Gameplay in the Classroom
Happy Summer, readers of Spielbound.org!
I hope that all of the teachers in the audience are recharging their batteries for next school year. But, if we're honest, many teachers are spending at least part of their summer making enhancements to their curricula. I'm no exception.
This summer I'm spending several weeks designing, writing, and building a game for my classroom. Why do this from scratch? I have several reasons that I want to share.
The beauty of incorporating gameplay into a classroom is that there is no one "right" way to do it, so long as a teacher has an educative rationale. Maybe you'll use a game purchased at a discount through Spielbound to help students keep their math proficiency sharp. Maybe you need a historical game to really help students do some deep thinking about the expansion of railroads during the Industrial Revolution or help them think about city planning. If a pre-existing game fits your objectives, go for it! Unfortunately, there aren't always games that fit all objectives and this is where I am taking matters into my own hands. This helps me target the exact ideas that I need to make good use of my curricular time, and also gives me the freedom to write the game with the needs of my own students in mind.
I have a few objectives in my science classroom that I'm trying to help students meet and exceed. The topic is global climate change, a set of required Nebraska State Standards for my science class. Students need to understand the wide body of evidence and ethical dilemmas surrounding the study of this scientific fact. I also want to use this as an opportunity to practice rich thinking in cooperation with their peers. Students can use those interactions to develop breadth and depth in their construction of understanding. Those are big goals, to be sure, but calculated risks are what drive really rich learning. I've already put about ten days in. So where did I start?
The basic structure of the game needs to have a few elements that will help students to think within and beyond their own experience. One of my very first decisions was to make the game cooperative. This not only has the benefit of getting students to work together with ideas, but it also may prevent them from seeing global climate change as a mutual threat to all. One of the big downsides of group work is that certain personalities can tend to dominate the conversations. One of the most powerful tools in our toolbox for this, as teachers, is to define roles for students that both encourage and limit the extent to which students are part of a conversation. I want students to have a concrete focus for sharing their ideas, yet I don't want a student to drown out the voices of others. The roles I chose that are related to this particular concept are Education, Government, Industry, Public, and Research. Each role has aspects of the game that they are "in charge of", each has a discussion focus to help encourage students to find their voice, and each has a "Special Action" unique to them that logically follows what these real life "entities" have on global climate change. They will "win" or "lose" the game together and the more cooperation that happens the more likely victory can be achieved.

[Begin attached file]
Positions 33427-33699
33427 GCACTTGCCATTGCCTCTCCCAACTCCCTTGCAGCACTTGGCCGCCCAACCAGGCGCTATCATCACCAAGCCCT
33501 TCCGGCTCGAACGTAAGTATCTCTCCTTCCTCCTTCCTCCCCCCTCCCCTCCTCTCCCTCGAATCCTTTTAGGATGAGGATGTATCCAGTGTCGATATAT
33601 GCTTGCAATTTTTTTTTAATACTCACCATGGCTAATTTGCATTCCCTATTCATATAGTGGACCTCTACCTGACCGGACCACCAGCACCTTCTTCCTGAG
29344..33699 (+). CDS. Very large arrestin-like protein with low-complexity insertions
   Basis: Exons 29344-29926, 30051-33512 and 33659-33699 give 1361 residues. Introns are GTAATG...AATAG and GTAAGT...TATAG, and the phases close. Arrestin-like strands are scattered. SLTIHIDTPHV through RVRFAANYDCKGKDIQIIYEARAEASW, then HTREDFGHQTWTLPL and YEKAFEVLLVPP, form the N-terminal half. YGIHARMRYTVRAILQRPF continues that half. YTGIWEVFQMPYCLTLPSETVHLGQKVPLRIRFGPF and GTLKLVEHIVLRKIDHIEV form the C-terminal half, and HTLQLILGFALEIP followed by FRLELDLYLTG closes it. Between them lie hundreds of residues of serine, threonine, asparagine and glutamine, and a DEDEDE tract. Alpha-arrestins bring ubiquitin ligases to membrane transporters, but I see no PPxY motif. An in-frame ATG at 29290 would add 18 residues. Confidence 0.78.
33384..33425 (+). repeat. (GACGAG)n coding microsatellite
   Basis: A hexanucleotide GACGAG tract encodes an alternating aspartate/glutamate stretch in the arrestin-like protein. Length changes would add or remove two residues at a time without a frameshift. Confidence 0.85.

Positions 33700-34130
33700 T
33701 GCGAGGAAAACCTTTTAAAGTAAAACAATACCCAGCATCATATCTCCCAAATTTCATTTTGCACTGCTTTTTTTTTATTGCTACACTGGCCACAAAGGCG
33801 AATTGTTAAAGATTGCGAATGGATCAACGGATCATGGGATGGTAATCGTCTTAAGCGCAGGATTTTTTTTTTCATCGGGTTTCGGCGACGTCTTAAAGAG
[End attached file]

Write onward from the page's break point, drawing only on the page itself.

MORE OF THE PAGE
Prototype Meters: Game Round, Source, Sink, and Carbon Dioxide.
The game focuses on several data-based Meters related to global climate change. The Carbon Dioxide Meter is the main aspect of the game that students are trying to lower. Carbon dioxide exacerbates the greenhouse effect and has been driving climate change since the Industrial Revolution. The Source Meter and Sink Meter play off of each other in the game, with Source representing human activity that increases atmospheric carbon dioxide and Sink being natural and human ways of "sucking up" that carbon dioxide so that the greenhouse effect is not as pronounced. The final two Meters track human levels of concern about the problem and the game rounds in which players get to make choices.
Speaking of those choices, the basic idea behind the game is that players can earn "action points" that they can spend on specific goals that will help influence the game Meters and slow or reverse climate change. I've decided that the group having a question-driven discussion will be the way to earn these action points. They can then spend those action points as a kind of currency to pursue goals that change the Meters.
Prototype Meters: Level of Concern, Game Round, and Source.
The pictures in this blog post show off the prototypes I've created of each of the Meters. They are simply printed on paper, taped to heavy cardboard and then faux laminated with clear packing tape. I want to be cognizant of all of the logistical barriers to quick play in the classroom, so the larger meters can be folded for easy setup and storage.
There is still a long way to go and a lot of writing to do, but the basic framework is pretty well set. Over the next few months I'll give further updates on writing, design, construction and play-testing. The goal is to pilot the game this year in my classroom! Stay tuned for more updates. As always, let the staff at Spielbound know what we might be able to do to help you incorporate gameplay in your classroom or school, from simple to complex. Teachers can reach me at teachers [at] spielbound.org.